Anyway, today's main character is salmon, 鮭. I believe this fish is not unfamiliar for those who love Japanese food eh, the distinctive orange-pinkish texture.
Image by CLF via Flickr
Salmon doesn't have those strong fishy smell, thus most people can accept it.
It's bone can be easily retrieve and that's another plus point considering that we normally would take time to pick the bones out while eating fish.
Salmon can be eaten raw (sushi and sashimi) and cooked in many ways. The theory behind this flexibility is beyond my knowledge, but as long as it taste good, the public can accept it, then it's good enough for me.
I learn a little trick or two to prepare salmon back in KL where my mother showed me how to do it the easy way.
Below is my noob ways of cooking it, it's nothing comparable to those pro chefs or mothers who've been cooking for centuries.... lol.
#1 Microwave salmon.
As the name suggested, it's fairly easy to start with.
Things you need:
- Salmon steak/fillet.
- Microwave oven.
- Oil, sauce etc. (variable, depends on what you had).
1) Get the salmon steak placed on the microwaveable plate (make sure it won't explode lol). It's better that if it's defrosted, if not, just leave the frosted salmon out for awhile like 30 mins until the meat is kinda tender and soft.
2) Add flavouring like soy sauce, oyster sauce etc. that you can get, based on your liken. Back home we usually use both soy sauce and oyster sauce.
If you like you may add a little amount of oil in, or perhaps a butter. Salmon itself produces the fish oil when heated so just a little additional of oil will do. The salmon's oil is good for health by the way.
Oh and a dash of pepper, or pinch of salt is good too.
3) Send the poor fish into the microwave oven. Tentatively, heat it for about 4~5 mins under slightly-above-average heat. When it's done, you can leave the dish in there for awhile before collecting it. Let the heat accumulated inside to further heat the fish.
4) After awhile (5 ~ 15 mins after the microwave done), you may collect and consume the fish.
2 pics here of the final result, with and without flash.
You may noticed the large pile of dried black sauce on the plate is due to the overheating, which is the problem I had. So it's wise to put the heat level around the middle.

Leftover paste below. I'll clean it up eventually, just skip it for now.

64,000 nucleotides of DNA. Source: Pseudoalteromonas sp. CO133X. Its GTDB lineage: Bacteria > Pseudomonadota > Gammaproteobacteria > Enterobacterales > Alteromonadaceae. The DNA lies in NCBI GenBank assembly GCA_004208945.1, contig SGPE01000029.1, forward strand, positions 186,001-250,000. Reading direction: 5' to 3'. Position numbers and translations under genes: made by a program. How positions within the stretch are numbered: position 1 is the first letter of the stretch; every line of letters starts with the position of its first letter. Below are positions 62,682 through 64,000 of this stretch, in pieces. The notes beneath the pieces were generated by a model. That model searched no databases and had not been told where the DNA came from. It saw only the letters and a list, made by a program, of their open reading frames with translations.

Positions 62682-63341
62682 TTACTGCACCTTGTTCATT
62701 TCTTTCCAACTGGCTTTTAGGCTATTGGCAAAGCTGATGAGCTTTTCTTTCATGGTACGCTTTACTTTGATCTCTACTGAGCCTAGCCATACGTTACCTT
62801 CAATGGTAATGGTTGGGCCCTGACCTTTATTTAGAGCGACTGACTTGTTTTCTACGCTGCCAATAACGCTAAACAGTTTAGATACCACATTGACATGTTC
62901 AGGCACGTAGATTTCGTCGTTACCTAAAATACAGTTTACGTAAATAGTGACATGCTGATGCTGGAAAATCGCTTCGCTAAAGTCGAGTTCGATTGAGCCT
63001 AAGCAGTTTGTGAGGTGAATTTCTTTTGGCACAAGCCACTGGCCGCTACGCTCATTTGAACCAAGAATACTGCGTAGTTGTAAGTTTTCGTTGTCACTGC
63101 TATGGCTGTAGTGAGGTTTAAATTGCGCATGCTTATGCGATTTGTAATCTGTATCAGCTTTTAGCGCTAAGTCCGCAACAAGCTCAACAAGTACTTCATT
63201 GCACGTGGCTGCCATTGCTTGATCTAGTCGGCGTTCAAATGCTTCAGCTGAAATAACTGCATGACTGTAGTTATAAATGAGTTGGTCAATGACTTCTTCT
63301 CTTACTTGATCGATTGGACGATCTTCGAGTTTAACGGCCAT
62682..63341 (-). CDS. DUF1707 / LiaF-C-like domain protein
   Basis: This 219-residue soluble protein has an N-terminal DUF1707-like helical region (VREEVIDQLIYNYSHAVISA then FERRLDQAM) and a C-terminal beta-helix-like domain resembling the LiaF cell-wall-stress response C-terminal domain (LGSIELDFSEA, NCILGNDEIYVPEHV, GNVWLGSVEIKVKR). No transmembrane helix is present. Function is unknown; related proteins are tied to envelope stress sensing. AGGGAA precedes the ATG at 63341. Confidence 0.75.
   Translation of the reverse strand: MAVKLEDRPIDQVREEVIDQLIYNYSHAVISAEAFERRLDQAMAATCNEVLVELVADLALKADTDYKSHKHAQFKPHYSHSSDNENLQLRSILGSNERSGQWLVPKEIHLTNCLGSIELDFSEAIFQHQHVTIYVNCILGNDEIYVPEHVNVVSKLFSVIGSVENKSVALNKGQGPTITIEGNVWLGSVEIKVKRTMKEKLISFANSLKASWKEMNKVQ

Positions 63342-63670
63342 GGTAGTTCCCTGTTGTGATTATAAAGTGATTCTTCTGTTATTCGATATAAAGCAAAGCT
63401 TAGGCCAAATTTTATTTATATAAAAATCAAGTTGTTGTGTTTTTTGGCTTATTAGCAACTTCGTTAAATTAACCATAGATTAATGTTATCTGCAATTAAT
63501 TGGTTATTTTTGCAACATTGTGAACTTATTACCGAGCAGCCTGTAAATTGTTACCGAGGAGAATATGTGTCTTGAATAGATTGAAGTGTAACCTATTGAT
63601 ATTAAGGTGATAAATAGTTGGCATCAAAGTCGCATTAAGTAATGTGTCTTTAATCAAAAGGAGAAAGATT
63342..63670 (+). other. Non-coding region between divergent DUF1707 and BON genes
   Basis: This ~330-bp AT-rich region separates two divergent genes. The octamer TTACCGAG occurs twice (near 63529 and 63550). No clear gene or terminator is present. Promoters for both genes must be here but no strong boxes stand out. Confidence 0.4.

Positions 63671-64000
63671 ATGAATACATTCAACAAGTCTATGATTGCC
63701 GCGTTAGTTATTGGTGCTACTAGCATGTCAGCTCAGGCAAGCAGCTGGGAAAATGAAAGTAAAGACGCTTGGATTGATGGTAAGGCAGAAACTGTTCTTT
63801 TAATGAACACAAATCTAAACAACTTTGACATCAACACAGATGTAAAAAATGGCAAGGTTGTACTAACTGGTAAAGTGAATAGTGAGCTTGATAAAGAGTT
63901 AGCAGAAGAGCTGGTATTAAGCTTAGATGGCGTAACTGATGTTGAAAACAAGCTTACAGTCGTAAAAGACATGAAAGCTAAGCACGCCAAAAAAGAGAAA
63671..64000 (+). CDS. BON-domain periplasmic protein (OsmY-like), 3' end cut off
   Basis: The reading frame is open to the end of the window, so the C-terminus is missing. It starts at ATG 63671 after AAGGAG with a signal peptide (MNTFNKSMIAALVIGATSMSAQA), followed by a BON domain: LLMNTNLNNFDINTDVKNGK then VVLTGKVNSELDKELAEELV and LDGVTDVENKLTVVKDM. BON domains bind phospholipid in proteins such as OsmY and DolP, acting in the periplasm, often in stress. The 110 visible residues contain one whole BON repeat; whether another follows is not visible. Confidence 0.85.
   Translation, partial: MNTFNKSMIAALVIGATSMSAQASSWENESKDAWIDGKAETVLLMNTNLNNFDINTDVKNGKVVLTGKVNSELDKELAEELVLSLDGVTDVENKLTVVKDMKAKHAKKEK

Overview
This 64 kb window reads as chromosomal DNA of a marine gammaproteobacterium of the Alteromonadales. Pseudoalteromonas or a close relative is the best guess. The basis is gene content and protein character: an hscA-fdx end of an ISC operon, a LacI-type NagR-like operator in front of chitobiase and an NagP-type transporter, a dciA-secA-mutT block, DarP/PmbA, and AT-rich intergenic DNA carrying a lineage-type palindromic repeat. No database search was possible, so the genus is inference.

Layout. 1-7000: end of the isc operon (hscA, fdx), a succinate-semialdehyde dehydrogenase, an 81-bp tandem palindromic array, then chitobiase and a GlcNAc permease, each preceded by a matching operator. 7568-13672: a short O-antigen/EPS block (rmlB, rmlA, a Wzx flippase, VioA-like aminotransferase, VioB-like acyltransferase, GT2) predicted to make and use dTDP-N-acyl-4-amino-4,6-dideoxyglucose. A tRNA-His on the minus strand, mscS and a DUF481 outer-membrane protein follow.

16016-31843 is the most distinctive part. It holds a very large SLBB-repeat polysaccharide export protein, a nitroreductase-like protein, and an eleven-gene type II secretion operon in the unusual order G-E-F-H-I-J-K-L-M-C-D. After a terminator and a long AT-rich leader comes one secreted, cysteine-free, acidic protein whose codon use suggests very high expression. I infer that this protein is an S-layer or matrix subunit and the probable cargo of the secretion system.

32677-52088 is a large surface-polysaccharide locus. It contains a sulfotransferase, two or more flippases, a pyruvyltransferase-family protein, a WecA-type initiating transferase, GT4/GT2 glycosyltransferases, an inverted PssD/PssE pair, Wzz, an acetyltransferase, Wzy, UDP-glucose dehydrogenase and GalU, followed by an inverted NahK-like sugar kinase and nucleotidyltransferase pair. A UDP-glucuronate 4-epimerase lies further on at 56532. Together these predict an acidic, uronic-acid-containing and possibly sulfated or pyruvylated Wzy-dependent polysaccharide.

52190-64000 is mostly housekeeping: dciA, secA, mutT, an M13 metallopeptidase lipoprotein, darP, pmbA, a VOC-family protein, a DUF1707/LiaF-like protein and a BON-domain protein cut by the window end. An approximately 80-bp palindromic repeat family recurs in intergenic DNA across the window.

Comparing it to the one I made back in KL.
Also, this method may make the microwave oven dirty due to the oil being microwaved, it would splash~ So it's good that you prepared tissue papers to wipe the mess off after finish with the salmon business.
#2 Stir fry salmon.
Another conventional method to cook salmon besides the lazy way mentioned above.
Things you need:
- Salmon steak/fillet.
- Fry pan.
- Oil, sauce, flavourings etc.
1) Again like above, get the salmon steak defrosted before proceed with the cooking. Leave it there for ~30 mins for the flesh to get tender and soft, and you're prepare to cook.
2) Depending on personal preference, you can choose to apply the sauce to the salmon before cooking it, like marinate it to give it a better taste.
You can do so few hours prior cooking it, or maybe let it marinate overnight?
Never really try this before as I normally do without marinating it.
I think soy sauce, oyster sauce are good marinating agents, maybe you have your own secret recipe eh?
3) I personally would prefer to add a little oil and some garlics into the fry pan to heat things up a bit before placing the poor fish in.
For now I would cook under low heat as I still can't control the fire just yet.
4) After the pan is heated up, you can start to fry the salmon bit by bit. You can flip the fish over from time to time. I usually use the stirrer and the fork to flip it over.
5) Also, while stir frying the salmon, add some sauce and water into it so that it won't be too dry up.
6) It should be cooked after 5~10 mins of stir frying. You can check whether it's cooked by poking the flesh with the fork, check out the meat inside.
Do note that salmon doesn't need to be cooked 100% or it will be kinda hard to chew later on.
7) You may stop the fire and serve the salmon when you think it's cooked enough.
Pics from my "experiment".
Salmon is relatively easy to prepare, a good fish to start off for beginners like me.
It might not be the cheapest fish, but it's reasonably available.
Back in Malaysia I think the reasonable price is around RM 25~30/kg at hypermarkets (Carrefour, Tesco, Giant etc.).
Here in Japan they usually cost 80~90 yen (~RM 3.25) for a half U-shape salmon steak. How much it's worth per kilogram I didn't take notice of it.
Also take note that, salmon doesn't need to be 100% cooked. Best is let it cooked around 80~90% to retain the tenderness and juice of the fish itself.
More than that, you'll noticed the fish's texture changed and you may not like the flaky and hard characteristic, in other words, not chewy.
There are still a lot of ways to prepare a salmon dish, and I just shared with you 2 methods which I currently know how to prepare it.
I dunno how to make salmon sushi, but might try salmon sashimi if I had the fresh ingredients.
Cutting the salmon slices into sashimi requires precise knifework, to get the thickness just right, not too thick and not too thin.
That's all for now which I wanted to share about my cooking experience so far. Feel free to share any of your stories or recipes if you have one. :D